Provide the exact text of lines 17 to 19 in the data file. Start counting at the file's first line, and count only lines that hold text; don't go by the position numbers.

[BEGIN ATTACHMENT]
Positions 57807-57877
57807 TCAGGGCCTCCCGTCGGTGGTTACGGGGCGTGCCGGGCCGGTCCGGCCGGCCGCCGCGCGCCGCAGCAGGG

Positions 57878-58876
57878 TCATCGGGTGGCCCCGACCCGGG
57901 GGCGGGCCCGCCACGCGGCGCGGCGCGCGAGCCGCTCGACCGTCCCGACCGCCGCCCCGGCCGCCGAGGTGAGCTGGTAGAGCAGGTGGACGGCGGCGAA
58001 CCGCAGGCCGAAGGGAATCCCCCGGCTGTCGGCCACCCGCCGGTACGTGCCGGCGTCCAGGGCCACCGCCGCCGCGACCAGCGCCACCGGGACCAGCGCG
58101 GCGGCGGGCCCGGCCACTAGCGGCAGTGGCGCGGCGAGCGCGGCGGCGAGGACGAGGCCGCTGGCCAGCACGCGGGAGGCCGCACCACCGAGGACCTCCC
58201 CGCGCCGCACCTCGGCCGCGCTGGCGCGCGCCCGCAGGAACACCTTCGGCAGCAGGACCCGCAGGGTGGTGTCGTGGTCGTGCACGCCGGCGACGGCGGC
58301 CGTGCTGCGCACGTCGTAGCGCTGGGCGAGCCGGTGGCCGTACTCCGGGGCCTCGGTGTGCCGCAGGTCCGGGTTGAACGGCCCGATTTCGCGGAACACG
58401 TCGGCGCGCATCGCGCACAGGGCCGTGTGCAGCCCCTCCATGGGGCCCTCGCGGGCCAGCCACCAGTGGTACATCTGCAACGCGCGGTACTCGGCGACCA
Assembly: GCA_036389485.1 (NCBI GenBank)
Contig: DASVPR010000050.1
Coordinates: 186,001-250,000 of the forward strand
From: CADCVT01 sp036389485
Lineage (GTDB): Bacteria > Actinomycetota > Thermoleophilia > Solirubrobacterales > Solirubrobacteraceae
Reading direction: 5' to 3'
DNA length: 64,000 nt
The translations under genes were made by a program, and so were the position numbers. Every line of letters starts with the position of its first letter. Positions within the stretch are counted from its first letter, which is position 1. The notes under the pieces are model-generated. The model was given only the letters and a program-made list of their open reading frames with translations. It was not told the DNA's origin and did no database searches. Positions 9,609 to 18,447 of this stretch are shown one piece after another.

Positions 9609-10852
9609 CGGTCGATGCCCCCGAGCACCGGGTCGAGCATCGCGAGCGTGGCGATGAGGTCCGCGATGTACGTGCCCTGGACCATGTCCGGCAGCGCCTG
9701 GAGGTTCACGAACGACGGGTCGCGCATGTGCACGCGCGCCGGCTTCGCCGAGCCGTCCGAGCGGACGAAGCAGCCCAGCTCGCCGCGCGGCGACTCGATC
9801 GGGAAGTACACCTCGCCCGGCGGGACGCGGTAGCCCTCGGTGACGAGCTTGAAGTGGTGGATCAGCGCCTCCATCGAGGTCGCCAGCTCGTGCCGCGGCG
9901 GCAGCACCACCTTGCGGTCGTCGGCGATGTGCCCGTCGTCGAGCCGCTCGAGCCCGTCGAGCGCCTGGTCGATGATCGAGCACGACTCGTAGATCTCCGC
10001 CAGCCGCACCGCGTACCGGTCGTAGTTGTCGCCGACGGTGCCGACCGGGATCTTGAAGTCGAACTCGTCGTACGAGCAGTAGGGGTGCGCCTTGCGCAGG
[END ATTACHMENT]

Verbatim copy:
DNA length: 64,000 nt
The translations under genes were made by a program, and so were the position numbers. Every line of letters starts with the position of its first letter. Positions within the stretch are counted from its first letter, which is position 1. The notes under the pieces are model-generated. The model was given only the letters and a program-made list of their open reading frames with translations. It was not told the DNA's origin and did no database searches. Positions 9,609 to 18,447 of this stretch are shown one piece after another.

Positions 9609-10852